Fireplaces offer a nice warm fire to sit by and create a glow that can add to the room’s ambiance. However, before you light the fire, you must first check to see if the damper is open. Your damper prevents the heating or air conditioning inside your home from escaping through the flue when you aren’t using the fireplace. While it helps keep your home comfortable when you aren’t using the fireplace, it can create a dangerous situation if it is closed when a fire is burning.
An open damper allows the smoke from the fire to escape through the chimney vent outside of your home. Besides smoke, harmful combustion byproducts like carbon monoxide are also vented through the chimney and rely on an open damper to escape. An open damper also allows some outside air in to assist with keeping your log-burning fire going. If your damper is closed when a fire is burning, however, your home could fill with smoke and harmful gasses, and your fire can lack the oxygen it needs to burn. Fortunately, you will be able to recognize a closed damper soon after starting a fire because your entire room or home will quickly fill with smoke. Let’s look at how to tell if damper is open or closed.
Do a visual inspection.
Knowing which type of damper you have will help you determine the position. A throat damper closes the base of your chimney to insulate your house. The damper, located at the top of the firebox, swings down to seal off the chimney when the fireplace isn’t in use. It is easy to know if a throat damper is open or closed as it is built into the fireplace and can be seen at the top of the firebox.
A top mount damper closes the chimney off at the cap from the very top of the structure. The advantage of a top-mounted damper is that it prevents animals, birds, insects, and debris from falling into the flue and creating a fire hazard. You will usually have a cable or chain attached to the fireplace wall that operates a spring to control the top-mounted damper. It will be difficult to do a visual inspection with a top-mounted damper.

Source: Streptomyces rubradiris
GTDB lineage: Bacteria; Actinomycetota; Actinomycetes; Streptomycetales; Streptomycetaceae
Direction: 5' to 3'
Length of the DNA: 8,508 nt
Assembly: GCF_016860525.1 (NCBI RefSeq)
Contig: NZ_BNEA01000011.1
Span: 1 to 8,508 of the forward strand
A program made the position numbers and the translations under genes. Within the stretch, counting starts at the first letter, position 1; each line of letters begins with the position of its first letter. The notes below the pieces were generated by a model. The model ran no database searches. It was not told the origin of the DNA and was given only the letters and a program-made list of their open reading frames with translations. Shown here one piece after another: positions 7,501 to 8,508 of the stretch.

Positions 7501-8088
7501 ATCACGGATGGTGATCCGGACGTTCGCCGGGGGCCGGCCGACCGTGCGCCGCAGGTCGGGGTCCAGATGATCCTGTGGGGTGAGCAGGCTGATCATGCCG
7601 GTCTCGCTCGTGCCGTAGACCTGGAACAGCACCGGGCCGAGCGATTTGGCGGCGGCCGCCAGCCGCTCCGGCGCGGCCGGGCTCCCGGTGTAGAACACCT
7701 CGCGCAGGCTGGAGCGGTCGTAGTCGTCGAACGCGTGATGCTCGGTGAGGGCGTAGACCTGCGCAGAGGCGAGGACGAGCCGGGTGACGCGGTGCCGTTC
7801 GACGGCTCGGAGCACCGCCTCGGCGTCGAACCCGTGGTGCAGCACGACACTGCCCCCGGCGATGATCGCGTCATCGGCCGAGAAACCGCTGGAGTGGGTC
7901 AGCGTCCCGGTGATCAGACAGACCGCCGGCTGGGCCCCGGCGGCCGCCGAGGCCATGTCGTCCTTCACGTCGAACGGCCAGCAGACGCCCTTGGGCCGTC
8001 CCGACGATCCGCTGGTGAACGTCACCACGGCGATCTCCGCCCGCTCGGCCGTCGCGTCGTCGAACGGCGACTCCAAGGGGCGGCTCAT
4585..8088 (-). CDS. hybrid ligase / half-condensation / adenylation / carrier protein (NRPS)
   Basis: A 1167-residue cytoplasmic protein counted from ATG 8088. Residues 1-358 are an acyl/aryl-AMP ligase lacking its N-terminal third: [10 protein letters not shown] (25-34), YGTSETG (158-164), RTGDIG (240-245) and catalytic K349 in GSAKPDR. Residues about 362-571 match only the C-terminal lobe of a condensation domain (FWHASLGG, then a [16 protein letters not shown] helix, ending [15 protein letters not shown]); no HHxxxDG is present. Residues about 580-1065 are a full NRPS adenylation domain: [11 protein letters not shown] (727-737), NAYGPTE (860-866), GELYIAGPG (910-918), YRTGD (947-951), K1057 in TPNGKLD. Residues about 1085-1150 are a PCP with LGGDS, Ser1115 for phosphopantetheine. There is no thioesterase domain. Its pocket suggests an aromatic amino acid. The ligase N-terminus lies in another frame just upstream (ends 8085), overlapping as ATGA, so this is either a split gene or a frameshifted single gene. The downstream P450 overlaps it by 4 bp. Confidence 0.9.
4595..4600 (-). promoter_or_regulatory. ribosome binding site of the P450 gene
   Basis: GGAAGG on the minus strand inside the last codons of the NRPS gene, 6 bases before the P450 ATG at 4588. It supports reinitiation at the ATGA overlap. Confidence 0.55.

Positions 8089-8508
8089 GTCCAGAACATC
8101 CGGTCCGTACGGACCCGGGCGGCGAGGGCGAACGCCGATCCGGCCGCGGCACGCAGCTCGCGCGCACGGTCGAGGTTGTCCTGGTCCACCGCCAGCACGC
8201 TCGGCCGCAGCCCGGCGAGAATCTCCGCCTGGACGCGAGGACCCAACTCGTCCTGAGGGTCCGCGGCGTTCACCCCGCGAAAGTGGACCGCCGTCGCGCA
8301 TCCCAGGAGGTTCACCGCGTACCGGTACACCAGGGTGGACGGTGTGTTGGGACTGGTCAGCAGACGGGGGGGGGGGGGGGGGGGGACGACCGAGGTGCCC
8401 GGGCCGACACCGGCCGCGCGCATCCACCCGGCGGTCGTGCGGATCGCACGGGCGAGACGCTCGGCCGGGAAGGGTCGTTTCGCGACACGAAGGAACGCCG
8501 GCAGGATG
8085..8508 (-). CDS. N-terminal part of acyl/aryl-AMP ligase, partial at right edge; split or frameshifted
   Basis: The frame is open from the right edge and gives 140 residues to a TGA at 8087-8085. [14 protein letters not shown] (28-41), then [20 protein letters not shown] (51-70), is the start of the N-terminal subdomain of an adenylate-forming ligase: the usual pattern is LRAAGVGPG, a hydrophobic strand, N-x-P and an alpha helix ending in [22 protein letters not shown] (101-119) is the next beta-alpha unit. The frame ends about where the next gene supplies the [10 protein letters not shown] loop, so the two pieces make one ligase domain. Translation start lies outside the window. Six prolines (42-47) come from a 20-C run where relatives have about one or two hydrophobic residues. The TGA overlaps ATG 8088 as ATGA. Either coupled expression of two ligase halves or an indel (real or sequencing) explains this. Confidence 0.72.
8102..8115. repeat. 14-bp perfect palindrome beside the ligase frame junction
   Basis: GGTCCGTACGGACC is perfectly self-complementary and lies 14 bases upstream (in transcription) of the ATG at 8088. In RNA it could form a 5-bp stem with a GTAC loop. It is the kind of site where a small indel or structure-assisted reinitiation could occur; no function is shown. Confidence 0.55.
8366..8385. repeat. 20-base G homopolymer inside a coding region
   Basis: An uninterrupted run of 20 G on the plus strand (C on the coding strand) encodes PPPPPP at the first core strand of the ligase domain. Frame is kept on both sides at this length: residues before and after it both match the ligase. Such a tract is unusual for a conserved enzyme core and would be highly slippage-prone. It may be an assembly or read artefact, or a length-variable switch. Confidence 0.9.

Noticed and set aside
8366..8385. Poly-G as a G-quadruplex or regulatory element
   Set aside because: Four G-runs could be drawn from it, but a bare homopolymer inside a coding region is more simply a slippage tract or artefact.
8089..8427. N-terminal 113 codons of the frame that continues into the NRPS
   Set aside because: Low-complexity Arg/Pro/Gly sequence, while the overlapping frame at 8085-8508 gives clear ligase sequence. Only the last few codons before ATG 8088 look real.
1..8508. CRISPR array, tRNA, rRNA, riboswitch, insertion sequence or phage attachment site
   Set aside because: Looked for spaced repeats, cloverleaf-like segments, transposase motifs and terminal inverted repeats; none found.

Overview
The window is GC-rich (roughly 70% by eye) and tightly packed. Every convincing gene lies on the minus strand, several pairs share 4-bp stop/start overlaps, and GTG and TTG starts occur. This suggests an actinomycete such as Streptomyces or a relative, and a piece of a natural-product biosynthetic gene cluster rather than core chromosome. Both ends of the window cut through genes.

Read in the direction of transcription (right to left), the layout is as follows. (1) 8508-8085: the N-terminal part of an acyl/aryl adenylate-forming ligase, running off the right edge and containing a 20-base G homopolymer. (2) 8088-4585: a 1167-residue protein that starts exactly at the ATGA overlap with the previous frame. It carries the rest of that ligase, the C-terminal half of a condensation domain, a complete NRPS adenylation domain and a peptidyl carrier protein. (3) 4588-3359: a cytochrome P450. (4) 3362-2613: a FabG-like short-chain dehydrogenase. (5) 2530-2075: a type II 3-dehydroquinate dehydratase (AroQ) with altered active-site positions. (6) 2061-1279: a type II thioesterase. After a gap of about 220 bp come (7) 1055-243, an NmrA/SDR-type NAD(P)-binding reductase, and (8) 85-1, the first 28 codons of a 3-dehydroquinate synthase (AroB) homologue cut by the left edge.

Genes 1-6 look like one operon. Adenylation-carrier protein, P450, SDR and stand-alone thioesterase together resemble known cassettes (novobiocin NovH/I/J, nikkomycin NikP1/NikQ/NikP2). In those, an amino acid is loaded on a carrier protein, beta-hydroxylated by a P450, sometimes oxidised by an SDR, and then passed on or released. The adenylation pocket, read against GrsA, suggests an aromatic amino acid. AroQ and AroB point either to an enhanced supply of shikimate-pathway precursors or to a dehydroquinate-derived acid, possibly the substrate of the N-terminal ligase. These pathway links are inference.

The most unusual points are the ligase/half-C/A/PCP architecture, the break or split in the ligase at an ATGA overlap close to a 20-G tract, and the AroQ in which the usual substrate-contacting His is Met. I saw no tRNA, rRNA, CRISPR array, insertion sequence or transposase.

Feel for a draft.
If your damper is open, air will circulate freely inside the chimney flue. As a result, you might be able to feel a noticeable draft coming from the chimney. You move your hand or face inside the fireplace to check for the presence of cool air. However, cold air could be stored inside your chimney when the damper is closed and give you a false impression if you have a top-mounted damper. If you have a top-mounted device, you might need to resort to other methods.
Check the controls.
The current position of the controls can help decide if the damper is open or closed. If you are familiar with the chimney and the controls, this should be a pretty simple check to ensure the position of the damper. If you are in an unfamiliar house, you may not know which position is open or closed. Do a visual inspection to check the damper if this is the case.
Start a small fire.
If you cannot determine the position of the damper by any other means, you can start a small fire to check the damper. You can light a small amount of tender or paper and notice if the smoke exits the chimney or flows into the room. Since indoor fires can emit dangerous carbon monoxide, you will need to use caution if you are using this method.
A properly working damper is an important safety feature if you plan to use your fireplace. You should always ensure that it is open before starting a large fire. You should also have your chimney and damper inspected annually to ensure your safety.